The Diplomatic District of Kabul, Afghanistan is under attack right now. Reports are that the area—including the US Embassy— is taking heavy RPG fire. But what is an RPG, exactly?
RPGs are weapons primarily intended to combat tanks. They consist of a warheads attached to rocket motors, which are ignited and discharged from a launcher tube. They're also effective against armored personnel carriers, aircraft (if you've got particularly good aim), and basically anything that's too well-protected for dinky little bullets.
RPGs were created by the USSR military just after World War II for use against the US military. The RPG first saw widespread action in Vietnam, and has been utilized in pretty much any major conflict since then. The most popular model, the RPG-7, was designed in the '60s, and over 9,000,000 have been made. Requiring 85mm rounds, the RPG-7 is revered because it is light (only 15 pounds), reloadable, relatively cheap, and most crucial, effective. There are also similar models that were developed by Germany (Panzerfaust), China (Type 69 RPG), and the US (M72, MK-153, M136).
According to weapons enthusiast Gary Brecher, the RPG has been used to bring down everything from tanks, to choppers, to APCs. In Vietnam, the RPG-7 could turn the M113 APC into a box of molten shrapnel. The Afghans found a way to exploit the self-destruct safety features in the warhead so that it would achieve an airburst when launched at choppers (a feature normally found in more expensive weaponry). Plus, the effect of the blast can confuse and stun those on the receiving end.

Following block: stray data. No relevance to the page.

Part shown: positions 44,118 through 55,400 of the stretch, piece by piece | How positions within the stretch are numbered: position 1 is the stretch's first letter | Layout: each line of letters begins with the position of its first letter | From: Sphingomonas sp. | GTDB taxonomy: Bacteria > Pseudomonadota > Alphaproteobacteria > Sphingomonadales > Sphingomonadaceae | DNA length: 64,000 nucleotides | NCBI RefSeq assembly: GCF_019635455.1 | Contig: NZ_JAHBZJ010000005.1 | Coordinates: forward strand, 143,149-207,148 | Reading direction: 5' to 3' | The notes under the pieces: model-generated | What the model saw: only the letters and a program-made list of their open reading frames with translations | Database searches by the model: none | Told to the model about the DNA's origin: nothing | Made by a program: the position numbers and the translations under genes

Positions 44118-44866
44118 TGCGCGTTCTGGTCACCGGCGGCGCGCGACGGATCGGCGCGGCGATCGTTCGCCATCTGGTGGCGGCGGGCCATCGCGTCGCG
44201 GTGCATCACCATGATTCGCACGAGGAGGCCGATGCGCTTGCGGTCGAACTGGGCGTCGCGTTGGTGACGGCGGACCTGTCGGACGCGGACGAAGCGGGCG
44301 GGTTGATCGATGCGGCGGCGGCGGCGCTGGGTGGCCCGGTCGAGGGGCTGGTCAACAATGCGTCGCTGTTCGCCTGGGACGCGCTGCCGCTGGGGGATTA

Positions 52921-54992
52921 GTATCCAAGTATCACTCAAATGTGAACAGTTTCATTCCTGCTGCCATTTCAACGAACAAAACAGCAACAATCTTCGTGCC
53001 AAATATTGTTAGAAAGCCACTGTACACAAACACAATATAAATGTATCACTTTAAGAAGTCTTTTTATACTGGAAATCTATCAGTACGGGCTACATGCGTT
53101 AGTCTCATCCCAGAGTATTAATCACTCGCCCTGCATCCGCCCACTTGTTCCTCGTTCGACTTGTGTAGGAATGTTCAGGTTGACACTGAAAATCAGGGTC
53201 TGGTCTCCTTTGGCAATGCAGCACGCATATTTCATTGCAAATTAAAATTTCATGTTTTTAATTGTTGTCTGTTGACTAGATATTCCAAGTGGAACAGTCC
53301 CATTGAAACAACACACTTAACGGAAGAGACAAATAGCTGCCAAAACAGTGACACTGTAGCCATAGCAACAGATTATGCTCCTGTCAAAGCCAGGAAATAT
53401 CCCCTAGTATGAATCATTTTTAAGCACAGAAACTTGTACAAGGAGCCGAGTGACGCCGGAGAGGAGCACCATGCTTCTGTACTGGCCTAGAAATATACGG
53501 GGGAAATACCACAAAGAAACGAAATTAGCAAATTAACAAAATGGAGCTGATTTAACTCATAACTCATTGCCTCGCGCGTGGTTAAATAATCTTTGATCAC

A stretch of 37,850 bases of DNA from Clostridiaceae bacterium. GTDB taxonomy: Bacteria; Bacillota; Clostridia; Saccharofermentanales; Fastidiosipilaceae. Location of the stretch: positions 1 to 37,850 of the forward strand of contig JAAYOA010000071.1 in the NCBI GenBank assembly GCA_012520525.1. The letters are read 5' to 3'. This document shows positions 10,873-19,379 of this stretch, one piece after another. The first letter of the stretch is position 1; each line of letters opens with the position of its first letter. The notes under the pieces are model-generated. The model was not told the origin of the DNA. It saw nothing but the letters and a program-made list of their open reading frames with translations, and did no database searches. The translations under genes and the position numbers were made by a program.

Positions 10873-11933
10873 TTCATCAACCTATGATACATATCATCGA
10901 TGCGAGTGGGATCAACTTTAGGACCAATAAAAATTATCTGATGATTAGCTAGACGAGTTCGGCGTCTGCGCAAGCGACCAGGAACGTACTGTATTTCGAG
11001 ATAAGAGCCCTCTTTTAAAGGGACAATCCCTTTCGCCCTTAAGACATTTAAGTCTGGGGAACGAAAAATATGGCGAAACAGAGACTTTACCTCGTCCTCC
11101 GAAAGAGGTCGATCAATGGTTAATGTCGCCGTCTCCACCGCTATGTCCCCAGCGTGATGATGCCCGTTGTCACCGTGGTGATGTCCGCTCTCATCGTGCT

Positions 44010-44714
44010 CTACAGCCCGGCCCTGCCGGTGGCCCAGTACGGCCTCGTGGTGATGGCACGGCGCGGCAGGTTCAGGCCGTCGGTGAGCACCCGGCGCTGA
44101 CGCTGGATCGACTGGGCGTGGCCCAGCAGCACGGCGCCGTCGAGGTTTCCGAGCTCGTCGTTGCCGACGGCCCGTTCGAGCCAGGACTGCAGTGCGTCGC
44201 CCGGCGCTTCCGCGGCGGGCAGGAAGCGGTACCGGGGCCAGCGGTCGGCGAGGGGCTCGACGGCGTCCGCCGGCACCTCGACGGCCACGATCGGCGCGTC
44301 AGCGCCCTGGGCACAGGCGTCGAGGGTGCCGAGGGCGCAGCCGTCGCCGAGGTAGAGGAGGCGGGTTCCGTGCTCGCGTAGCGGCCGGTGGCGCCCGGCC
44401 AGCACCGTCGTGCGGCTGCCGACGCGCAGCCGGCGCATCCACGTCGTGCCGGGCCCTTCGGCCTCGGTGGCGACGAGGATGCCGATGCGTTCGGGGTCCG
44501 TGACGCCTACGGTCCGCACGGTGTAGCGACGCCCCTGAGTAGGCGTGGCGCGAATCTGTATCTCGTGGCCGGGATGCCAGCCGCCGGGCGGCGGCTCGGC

Because of the cost-effectiveness and portability, not to mention accessibility, RPGs are a favorite weapon of insurgent forces. They were used by Afghanistan in the 80s (when they were fighting the Soviets, ironically), by Chechens fighting post-communist Russia in 1994, and even by Iraqi insurgents fighting the US. And in addition to the aforementioned contries, they're commonly used by military factions in Jordan, Lebanon, Palestine, Argentina, Brazil, Libya, China, Egypt, and Rwanda, just to name a few. They're the little black dress of weapons: everyone's got them, and they're good for almost any occasion.
The biggest manufacturer of RPGs is a firm in Russia called Basalt. They manufacture a handful of RPG-7 variations along with at least a dozen other models ranging from the RPG-16 to the RPG-30. Other RPG manufactures include the Brazilian firm Avibras, Mexico's military wing SEDENA and the Jordanian-based JRESCO. There's even an american manufacturer, Airtronics, that makes a variation of the RPG-7.
One of the newest RPG models is the RPG-32, which was developed by the Jordanian government, uses a 105mm caliber round, fires at 140 m/s, and has a 200m effective range and are made for combat against tanks with explosive reactive armor (a damage-reducing technology). Which is to say: it makes a real nice boom. [Defense Update, World Guns, Military Photos, Wikipedia]
Image via Michal Manas